Are you looking for the best things to do in Brixham? This guide lists them all!
Colourful boats bob on the harbour, the smell of seafood wafts in the air and the “clink” sound of tourists cheers-ing in al fresco restaurants is never too far away.
Brixham is well-known for having one of the most significant fishing fleets in the country.
While its locally sourced seafood is certainly a reason to go to Brixham, its beaches, wonderful harbour, museums and maritime heritage make it well worth sticking around in.
I live nearby in Exmouth, and I’ve visited Brixham many times; both as a child with my parents and more recently.
So, I know all about the best things to do in Brixham; and have put them together in this full guide.
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Best things to do in Brixham
The best things to do in Brixham include walking around the harbour, learning about its naval heritage at the museum and Golden Hind ship, hiking up to Berry Head, exploring unique beaches and – of course – eating fresh seafood.
1. Stroll around Brixham harbour
Brixham Harbour is the heart of the town and one of the busiest fishing ports in the UK.
A rectangle-shaped body of water where boats (including the Golden Hind Museum Ship) bob around, flanked on either side by waterfront restaurants and overlooked by colourful houses, this harbour is nothing short of idyllic.
The colourful houses, which are the focal point of any photo, were painted so to guide sailors back to their homes after time out at sea.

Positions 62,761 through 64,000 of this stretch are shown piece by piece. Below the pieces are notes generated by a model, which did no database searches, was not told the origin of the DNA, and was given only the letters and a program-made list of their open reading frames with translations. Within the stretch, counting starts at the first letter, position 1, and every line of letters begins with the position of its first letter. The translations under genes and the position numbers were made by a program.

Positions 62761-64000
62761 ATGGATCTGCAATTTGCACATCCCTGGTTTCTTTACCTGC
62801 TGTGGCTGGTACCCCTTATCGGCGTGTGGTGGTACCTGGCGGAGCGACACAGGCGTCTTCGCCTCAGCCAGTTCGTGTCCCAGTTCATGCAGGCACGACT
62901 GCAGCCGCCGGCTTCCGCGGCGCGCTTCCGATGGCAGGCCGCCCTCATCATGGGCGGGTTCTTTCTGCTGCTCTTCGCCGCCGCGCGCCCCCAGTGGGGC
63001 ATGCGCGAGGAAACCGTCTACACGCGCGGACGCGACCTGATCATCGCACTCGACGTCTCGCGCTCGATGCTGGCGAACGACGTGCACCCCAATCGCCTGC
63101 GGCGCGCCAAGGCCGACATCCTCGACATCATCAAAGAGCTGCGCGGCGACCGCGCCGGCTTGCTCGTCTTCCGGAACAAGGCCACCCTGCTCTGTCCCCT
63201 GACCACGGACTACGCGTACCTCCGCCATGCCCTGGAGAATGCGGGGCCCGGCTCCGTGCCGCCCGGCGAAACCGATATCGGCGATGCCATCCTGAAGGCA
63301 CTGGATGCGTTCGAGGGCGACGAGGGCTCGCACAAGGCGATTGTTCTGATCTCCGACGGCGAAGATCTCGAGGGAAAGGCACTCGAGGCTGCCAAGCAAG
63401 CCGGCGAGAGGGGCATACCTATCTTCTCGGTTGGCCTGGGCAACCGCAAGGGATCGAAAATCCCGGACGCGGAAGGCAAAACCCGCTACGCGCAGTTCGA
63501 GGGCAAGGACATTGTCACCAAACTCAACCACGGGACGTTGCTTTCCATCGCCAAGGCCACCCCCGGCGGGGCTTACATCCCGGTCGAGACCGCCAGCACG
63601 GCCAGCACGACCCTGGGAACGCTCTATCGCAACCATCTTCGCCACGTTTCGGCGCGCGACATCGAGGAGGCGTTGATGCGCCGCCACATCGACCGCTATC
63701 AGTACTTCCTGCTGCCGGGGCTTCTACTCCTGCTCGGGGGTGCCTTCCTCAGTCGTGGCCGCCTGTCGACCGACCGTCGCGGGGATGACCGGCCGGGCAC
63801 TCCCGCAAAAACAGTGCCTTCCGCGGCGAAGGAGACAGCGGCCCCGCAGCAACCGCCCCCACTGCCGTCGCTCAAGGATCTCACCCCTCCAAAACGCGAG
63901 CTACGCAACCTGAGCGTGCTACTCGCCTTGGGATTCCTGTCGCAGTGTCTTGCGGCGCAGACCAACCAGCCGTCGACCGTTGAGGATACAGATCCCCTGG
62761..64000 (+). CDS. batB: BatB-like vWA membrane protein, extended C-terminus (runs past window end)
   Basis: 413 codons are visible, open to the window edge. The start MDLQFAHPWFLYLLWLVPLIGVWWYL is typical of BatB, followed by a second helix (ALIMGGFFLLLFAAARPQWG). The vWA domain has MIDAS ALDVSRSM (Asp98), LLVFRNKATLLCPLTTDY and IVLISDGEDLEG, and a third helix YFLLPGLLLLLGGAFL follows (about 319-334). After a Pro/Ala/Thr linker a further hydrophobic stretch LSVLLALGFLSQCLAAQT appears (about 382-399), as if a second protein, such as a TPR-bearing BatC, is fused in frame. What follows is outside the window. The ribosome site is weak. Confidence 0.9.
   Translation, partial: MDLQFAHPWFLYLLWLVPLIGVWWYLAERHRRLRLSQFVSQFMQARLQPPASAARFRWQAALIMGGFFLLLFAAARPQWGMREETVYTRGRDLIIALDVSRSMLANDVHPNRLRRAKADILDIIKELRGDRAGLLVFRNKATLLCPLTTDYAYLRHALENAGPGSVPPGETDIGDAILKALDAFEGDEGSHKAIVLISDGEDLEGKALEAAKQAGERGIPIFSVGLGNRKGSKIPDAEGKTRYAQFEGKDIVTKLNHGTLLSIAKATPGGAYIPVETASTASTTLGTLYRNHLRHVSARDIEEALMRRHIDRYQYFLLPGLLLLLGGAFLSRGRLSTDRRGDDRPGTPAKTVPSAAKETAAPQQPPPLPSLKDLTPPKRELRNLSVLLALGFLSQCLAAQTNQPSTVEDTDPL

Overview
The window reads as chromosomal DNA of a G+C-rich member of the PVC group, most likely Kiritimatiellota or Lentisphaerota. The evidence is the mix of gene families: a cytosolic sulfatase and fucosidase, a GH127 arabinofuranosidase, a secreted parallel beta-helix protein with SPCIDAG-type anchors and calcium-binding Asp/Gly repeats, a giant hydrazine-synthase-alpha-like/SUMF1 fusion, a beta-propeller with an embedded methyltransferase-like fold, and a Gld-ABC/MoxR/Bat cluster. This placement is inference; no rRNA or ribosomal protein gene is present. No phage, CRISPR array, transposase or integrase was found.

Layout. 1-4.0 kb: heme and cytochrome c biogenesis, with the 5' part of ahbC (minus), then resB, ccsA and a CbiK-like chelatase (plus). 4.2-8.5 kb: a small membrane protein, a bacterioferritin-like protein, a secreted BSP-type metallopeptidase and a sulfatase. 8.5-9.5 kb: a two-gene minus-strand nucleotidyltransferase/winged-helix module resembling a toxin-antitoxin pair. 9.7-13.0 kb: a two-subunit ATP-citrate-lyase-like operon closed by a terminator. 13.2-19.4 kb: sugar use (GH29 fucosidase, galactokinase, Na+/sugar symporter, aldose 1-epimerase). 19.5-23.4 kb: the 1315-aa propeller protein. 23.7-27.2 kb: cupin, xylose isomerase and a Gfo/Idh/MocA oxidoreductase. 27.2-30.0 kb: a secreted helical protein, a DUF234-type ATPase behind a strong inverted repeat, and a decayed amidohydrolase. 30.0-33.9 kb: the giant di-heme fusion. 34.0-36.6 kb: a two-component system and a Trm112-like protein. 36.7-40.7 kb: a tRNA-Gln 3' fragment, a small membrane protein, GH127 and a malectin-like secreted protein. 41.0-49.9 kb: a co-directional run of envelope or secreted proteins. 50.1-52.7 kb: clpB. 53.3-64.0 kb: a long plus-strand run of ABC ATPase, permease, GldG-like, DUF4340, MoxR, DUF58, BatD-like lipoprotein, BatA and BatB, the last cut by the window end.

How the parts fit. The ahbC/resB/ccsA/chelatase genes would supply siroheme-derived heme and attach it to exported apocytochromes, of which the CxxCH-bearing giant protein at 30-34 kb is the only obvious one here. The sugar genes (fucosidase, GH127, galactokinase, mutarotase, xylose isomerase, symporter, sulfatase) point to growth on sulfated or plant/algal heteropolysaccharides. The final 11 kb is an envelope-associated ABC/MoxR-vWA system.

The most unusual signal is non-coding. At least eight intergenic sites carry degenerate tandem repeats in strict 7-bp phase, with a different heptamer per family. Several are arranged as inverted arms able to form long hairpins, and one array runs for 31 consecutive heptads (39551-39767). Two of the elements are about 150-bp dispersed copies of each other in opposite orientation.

There’s a statue of William of Orange, who landed at the town in 1688.
If you want an easy, flat walk, head to the marina, where you’ll pass by the Man and Boy Monument, a sculpture that shows a Man and Boy duo steering a ship.
If you happen to be in the market for a yacht, you’ll also pass by a few boat sales offices – I loved yacht window shopping here!
2. Visit the Golden Hind Museum Ship
Step aboard the full-sized replica of Sir Francis Drake’s 16th-century ship.
The Golden Hind Museum Ship is one of only two replicas of this ship in the world (the other is in Greenwich) and it’s brimming with replicas of Tudor armoury, decorations and provisions, along with information boards detailing snippets of Tudor maritime history.
Discover the life and career of Drake on board (including arguments about why he could be considered a pirate!) in a sensory exhibit that transports you back 400 years.
It’s £7.95 for adult entry tickets.
3. Discover history in the Brixham Heritage Museum
Learn about Brixham’s history from the prehistoric era to the present day in the town’s museum.